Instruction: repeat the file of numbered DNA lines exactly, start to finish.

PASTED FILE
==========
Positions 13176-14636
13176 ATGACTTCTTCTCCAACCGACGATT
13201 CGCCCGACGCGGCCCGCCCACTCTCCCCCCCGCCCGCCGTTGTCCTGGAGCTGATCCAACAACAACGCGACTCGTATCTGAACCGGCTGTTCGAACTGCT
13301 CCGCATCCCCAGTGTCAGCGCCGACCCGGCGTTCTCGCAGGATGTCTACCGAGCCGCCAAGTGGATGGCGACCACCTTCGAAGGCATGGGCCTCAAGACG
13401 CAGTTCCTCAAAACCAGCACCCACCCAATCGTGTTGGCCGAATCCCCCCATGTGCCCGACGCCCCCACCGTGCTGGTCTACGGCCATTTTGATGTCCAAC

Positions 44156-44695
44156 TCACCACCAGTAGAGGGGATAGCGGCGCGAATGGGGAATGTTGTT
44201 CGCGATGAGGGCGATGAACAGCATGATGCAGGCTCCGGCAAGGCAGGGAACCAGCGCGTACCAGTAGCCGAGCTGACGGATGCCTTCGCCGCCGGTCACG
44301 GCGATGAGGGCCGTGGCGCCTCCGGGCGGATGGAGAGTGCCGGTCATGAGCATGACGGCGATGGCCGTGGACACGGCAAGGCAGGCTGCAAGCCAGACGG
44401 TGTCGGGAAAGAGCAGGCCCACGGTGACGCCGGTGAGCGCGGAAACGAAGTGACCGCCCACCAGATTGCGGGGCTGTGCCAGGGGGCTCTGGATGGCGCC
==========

Positions 13176-14636
13176 ATGACTTCTTCTCCAACCGACGATT
13201 CGCCCGACGCGGCCCGCCCACTCTCCCCCCCGCCCGCCGTTGTCCTGGAGCTGATCCAACAACAACGCGACTCGTATCTGAACCGGCTGTTCGAACTGCT
13301 CCGCATCCCCAGTGTCAGCGCCGACCCGGCGTTCTCGCAGGATGTCTACCGAGCCGCCAAGTGGATGGCGACCACCTTCGAAGGCATGGGCCTCAAGACG
13401 CAGTTCCTCAAAACCAGCACCCACCCAATCGTGTTGGCCGAATCCCCCCATGTGCCCGACGCCCCCACCGTGCTGGTCTACGGCCATTTTGATGTCCAAC

Positions 44156-44695
44156 TCACCACCAGTAGAGGGGATAGCGGCGCGAATGGGGAATGTTGTT
44201 CGCGATGAGGGCGATGAACAGCATGATGCAGGCTCCGGCAAGGCAGGGAACCAGCGCGTACCAGTAGCCGAGCTGACGGATGCCTTCGCCGCCGGTCACG
44301 GCGATGAGGGCCGTGGCGCCTCCGGGCGGATGGAGAGTGCCGGTCATGAGCATGACGGCGATGGCCGTGGACACGGCAAGGCAGGCTGCAAGCCAGACGG
44401 TGTCGGGAAAGAGCAGGCCCACGGTGACGCCGGTGAGCGCGGAAACGAAGTGACCGCCCACCAGATTGCGGGGCTGTGCCAGGGGGCTCTGGATGGCGCC